Nobody would realistically suggest that state security agencies refrain from following bona fide intelligence in helping us to remain safe, but granting free reign without restraint, as this law basically does, is bad for everyone - authorities included.

A story of M, a failed retailer: We'll give you a clue – it rhymes with Charlie Chaplin


Re: Profitability

"...customers were still going in and buying stuff, but the author's contention is that spiralling corporate debt killed them."

It always seemed to us that Dragon's Den was just entertainment - a sort of censored happy slapping for TV. Apparently not though - the disease is real after all. Hubristically overpriced valuations of businesses leading to unfathomable exposure to debt. The result being the business raises prices far above any realistic expectation for the market they operate in and effectively killing their own business.

It's still an amazing achievement for Maplin though: according to the second table in the article they made £135m profit on just £269 of sales!!


You know all those movies you bought from Apple? Um, well, think different: You didn't


Re: not yours

"It's not quite an absolute right though - it's as long as you don't circumvent any copy-protection technology in doing so."

Yeah it is. Granted there may not be a statute on the books that codifies this, but the general principle is thus: you bought it, you own it and therefore you have the right to protect it. This is a time honoured principle of western democracies.

That makes circumventing the copy protection for content you already own no more criminal than locking your front door at night...

To our knowledge though this has never been tested in court. This is probably because it falls into the same grey wilderness as all those EULAs for software i.e. the small print may say one thing but its interpretation by the judiciary is quite another; whoever is first to argue the point (from the likes of the big bad studios) will likely get egg on their face.

And rightly so...


Re: not yours

"...But to claim that it gives you the right to make another copy of whatever work happens to be on that disc - is pretty much the opposite of how copyright works."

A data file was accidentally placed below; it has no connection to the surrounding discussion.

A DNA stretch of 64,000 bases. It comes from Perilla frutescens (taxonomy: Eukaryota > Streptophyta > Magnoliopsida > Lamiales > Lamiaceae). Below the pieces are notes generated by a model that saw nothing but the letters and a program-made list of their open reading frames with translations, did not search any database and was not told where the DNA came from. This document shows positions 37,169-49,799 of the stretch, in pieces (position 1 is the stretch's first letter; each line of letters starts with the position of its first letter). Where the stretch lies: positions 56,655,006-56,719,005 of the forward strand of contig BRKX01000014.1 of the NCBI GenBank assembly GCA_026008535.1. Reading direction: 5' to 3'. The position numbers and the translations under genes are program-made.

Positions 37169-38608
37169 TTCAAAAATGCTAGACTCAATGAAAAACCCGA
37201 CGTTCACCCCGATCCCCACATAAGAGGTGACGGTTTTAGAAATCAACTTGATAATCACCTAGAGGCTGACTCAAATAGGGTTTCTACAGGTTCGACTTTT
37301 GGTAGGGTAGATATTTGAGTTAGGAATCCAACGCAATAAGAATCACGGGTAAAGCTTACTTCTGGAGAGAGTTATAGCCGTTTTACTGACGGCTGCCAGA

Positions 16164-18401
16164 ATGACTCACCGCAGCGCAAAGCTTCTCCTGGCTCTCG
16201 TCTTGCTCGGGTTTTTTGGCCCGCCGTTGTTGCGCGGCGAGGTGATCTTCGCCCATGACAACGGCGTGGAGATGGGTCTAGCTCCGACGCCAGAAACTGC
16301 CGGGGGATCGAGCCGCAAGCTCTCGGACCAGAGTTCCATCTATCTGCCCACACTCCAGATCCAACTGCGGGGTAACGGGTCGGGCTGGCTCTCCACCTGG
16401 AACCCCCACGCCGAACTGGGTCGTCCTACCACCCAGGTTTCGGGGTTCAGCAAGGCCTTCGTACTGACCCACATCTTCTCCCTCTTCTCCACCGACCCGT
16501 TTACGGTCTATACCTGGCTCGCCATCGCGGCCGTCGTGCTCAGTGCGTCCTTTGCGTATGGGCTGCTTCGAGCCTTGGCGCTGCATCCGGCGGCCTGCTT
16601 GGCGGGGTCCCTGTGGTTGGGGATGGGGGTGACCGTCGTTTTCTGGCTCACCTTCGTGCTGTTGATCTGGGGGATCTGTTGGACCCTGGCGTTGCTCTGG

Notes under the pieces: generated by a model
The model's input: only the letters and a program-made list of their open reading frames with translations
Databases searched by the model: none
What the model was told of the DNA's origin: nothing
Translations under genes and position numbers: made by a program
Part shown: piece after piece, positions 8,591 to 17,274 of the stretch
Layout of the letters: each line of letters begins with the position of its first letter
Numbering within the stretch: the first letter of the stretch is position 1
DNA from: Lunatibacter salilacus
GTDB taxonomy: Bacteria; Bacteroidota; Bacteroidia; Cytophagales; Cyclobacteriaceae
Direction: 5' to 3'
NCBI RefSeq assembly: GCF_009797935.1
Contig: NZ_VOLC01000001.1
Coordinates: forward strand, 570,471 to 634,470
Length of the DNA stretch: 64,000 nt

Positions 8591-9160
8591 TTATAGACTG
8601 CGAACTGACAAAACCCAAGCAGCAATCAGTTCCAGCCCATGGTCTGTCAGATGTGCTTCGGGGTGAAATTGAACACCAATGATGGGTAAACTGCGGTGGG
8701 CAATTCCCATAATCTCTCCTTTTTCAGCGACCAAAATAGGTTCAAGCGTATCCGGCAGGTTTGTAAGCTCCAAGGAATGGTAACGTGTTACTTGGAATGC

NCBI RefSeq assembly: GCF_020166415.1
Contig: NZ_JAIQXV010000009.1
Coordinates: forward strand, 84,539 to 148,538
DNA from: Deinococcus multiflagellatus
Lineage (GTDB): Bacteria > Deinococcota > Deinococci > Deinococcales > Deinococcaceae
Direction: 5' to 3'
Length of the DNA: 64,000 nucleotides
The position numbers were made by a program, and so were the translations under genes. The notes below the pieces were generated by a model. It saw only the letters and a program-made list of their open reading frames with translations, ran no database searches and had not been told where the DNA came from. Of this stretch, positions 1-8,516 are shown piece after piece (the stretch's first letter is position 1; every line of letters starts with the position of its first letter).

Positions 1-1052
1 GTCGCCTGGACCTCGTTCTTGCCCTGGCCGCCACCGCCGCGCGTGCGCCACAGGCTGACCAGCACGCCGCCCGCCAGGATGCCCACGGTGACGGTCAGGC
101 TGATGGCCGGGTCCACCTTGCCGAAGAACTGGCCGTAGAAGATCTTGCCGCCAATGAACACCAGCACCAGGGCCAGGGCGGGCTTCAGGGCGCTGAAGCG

How so?

Or rather: if an owner of physical media loses that media and its associated backups accidentally e.g. tidal wave, volcano eruption and the like, then why shouldn't they be at liberty to download what they can of it?

Or even if the owner still has the original media intact, downloading it again from the interwebs is hardly copyright theft.

After all, it's not like they haven't paid (enough) already...

Python joins movement to dump 'offensive' master, slave terms


Hold on a moment...

"it's no more intelligent to fight against changing the terms."

The 'terms' don't change in or of themselves - it is people who ascribe the meaning. For example, the word "gay" didn't assume it's current cultural meaning all by itself - the meaning has been artificially imposed over years.

That raises the question of who gets to define the meaning and who gets to impose it.

The issue thus becomes one more important than that of transient semantics or mere practicality. It is one of both freedom of speech and the imposition of authority aka dictatorship.

Like so many other words in the English vocabulary, the word slave has more than one meaning; indeed it's original root has been applied to various different scenarios over time. This does mean that the meaning is largely contextual and so ascribing too much value to an alternate one denigrates the beauty and power of language.

Again this is a problem, both in principle and practice.

In principle it means that certain quarters will seek to establish themselves as the word/thought police, as indeed they are already doing.

In practice it means that the 'innocent will anguish over the innocuous' as well as a ton or more of unnecessary work in changing code, reprinting signs and other tangible material - all at great cost.

It can therefore not simply be ignored or adhered to as if to go with the flow.

Canny Brits are nuking the phone bundle

Black Helicopters

Maybe - maybe not...

Prices may go up but it's unlikely - especially in the long term. Customers are now thinking more in terms of total cost of ownership (even if at an intuitive level) and are clearly voting with their feet.

The overpriced and onerous bundles that have been the traditional staple of the market never really had anything to do with the cost of the phone in the first place. That's because, and with a few exceptions, retail prices for goods bear no real relation to the costs of manufacture and distribution. That's why phone models are priced differently across markets - vendors know where they can milk it and where they can't.